Saturday, November 14, 2009

Sarah Palin and Media Bias, Yet Again


The Muskogee Phoenix ran excerpts from a larger article from the Associated Press that was an all-out Democratic Party hit piece masquerading as journalism in today's newspaper. The occasion, and the familiar target? A "fact-check" on 'Going Rogue', the soon-to-be-released book by former Alaska Governor and 2008 Republican Vice-Presidential candidate Sarah Palin.

The Phoenix never posts AP newswire stories (also known as 'opinion') on their website, so here it is, with notes from Yours Truly whenever I couldn't hold it in anymore. Again, this is an excerpt from an even larger article by Calvin Woodward of the AP.
Sarah Palin's book goes rogue on some facts

Sarah Palin's new book reprises familiar claims from the 2008 presidential campaign that haven't become any truer over time.

Ignoring substantial parts of her record if not the facts, she depicts herself as a frugal traveler on the taxpayer's dime, a reformer without ties to powerful interests and a politician roguishly indifferent to high ambition.

Palin goes adrift, at times, on more contemporary issues, too. She criticizes President Barack Obama for pushing through a bailout package that actually was achieved by his Republican predecessor George W. Bush — a package she seemed to support at the time.

A look at some of her statements in "Going Rogue," obtained by The Associated Press in advance of its release Tuesday:

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PALIN: Says she made frugality a point when traveling on state business as Alaska governor, asking "only" for reasonably priced rooms and not "often" going for the "high-end, robe-and-slippers" hotels.

THE FACTS: Although travel records indicate she usually opted for less-pricey hotels while governor, Palin and daughter Bristol stayed five days and four nights at the $707.29-per-night Essex House luxury hotel.

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PALIN: Boasts that she ran her campaign for governor on small donations, mostly from first-time givers, and turned back large checks from big donors if her campaign perceived a conflict of interest.

THE FACTS: Of the roughly $1.3 million she raised for her primary and general election campaigns for governor, more than half came from people and political action committees giving at least $500, according to an AP analysis of her campaign finance reports. The maximum that individual donors could give was $1,000; $2,000 for a PAC.

Of the rest, about $76,000 came from Republican Party committees.

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PALIN: Rails against taxpayer-financed bailouts, which she attributes to Obama. She recounts telling daughter Bristol that to succeed in business, "you'll have to be brave enough to fail."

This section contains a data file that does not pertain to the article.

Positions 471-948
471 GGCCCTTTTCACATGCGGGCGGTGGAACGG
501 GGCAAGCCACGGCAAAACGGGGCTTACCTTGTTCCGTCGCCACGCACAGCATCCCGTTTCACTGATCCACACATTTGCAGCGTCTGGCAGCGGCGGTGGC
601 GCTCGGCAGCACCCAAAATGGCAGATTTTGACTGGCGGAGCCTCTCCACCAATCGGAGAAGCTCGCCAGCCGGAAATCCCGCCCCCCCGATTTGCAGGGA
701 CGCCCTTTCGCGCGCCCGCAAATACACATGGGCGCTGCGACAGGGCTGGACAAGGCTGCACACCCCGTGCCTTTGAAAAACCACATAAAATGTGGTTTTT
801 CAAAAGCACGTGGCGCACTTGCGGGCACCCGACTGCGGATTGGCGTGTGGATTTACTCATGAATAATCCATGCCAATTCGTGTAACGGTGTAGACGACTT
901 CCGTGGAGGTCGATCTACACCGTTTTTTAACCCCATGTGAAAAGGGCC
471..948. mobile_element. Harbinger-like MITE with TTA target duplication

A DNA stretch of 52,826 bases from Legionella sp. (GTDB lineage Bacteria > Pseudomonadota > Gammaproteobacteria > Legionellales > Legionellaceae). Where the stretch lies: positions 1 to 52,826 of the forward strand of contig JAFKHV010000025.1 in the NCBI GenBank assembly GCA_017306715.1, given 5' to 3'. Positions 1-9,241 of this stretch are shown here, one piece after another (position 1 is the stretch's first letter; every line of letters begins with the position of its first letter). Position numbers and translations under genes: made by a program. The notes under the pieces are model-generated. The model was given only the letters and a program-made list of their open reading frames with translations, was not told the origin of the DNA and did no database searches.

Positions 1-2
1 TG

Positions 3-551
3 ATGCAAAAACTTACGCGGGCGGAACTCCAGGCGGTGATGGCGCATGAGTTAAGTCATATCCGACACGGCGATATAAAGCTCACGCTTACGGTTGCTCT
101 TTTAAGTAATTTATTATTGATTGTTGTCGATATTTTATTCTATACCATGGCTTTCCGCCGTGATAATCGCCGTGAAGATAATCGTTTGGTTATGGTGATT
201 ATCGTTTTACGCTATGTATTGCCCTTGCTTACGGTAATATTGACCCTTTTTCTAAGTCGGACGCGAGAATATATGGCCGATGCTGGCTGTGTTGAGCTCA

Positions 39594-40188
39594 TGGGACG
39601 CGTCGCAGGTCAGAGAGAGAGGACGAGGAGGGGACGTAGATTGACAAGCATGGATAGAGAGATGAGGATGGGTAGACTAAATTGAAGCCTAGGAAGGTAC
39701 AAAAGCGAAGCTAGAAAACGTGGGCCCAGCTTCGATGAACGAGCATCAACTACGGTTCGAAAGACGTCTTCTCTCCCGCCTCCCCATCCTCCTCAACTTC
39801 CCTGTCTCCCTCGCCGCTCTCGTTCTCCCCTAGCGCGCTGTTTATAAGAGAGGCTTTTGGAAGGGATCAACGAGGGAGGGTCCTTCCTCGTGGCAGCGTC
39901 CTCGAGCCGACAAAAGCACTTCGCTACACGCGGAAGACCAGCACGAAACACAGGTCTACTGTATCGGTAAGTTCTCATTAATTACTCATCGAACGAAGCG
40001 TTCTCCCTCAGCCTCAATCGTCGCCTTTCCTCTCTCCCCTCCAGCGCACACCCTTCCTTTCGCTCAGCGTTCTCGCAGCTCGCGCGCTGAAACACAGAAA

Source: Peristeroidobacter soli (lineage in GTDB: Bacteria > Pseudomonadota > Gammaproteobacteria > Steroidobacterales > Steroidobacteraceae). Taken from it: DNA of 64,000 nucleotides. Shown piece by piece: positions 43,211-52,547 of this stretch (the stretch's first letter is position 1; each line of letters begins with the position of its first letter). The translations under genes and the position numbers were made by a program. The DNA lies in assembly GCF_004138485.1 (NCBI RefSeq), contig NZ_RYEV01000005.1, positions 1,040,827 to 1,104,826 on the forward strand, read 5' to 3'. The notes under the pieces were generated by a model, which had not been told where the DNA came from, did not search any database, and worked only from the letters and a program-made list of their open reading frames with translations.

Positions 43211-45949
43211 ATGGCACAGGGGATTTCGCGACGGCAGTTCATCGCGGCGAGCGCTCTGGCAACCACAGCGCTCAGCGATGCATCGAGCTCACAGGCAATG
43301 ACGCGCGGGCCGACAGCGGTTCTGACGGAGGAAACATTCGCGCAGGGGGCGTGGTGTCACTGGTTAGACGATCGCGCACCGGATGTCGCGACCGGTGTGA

THE FACTS: Palin is blurring the lines between Obama's stimulus plan — a $787 billion package of tax cuts, state aid, social programs and government contracts — and the federal bailout that Republican presidential candidate John McCain voted for and President George W. Bush signed.

Palin's views on bailouts appeared to evolve as McCain's vice presidential running mate. In September 2008, she said "taxpayers cannot be looked to as the bailout, as the solution, to the problems on Wall Street." A week later, she said "ultimately what the bailout does is help those who are concerned about the health care reform that is needed to help shore up our economy."

During the vice presidential debate in October, Palin praised McCain for being "instrumental in bringing folks together" to pass the $700 billion bailout. After that, she said "it is a time of crisis and government did have to step in."

[MP: Of course, as the VP, you really can't criticize your own running mate. Their are restrictions and protocols placed on people in those circumstances.]

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PALIN: Says Ronald Reagan faced an even worse recession than the one that appears to be ending now, and "showed us how to get out of one. If you want real job growth, cut capital gains taxes and slay the death tax once and for all."

THE FACTS: The estate tax, which some call the death tax, was not repealed under Reagan and capital gains taxes are lower now than when Reagan was president. [MP: yeah, but they were even higher in Reagan's time]

Economists overwhelmingly say the current recession is far worse. The recession Reagan faced lasted for 16 months; this one is in its 23rd month.
The "article" gets even worse, but the Phoenix remarkably did not include it in the newspaper.

This piece of Democratic propaganda is passed off as journalism these days? I've come to expect extreme left-wing bias from the media, but this really surpassed my expectations. Since when did the AP do book review hit-pieces on conservative leaders?

Would you ever see a similar piece done on Barack Obama, Harry Reid, Nancy Pelosi, or some other liberal politician or author? Hmmm... I wonder...

1 comment:

Seth said...

Reagan definitely didn't repeal the estate tax. To learn more facts about the estate tax go to www.estatetaxtruth.org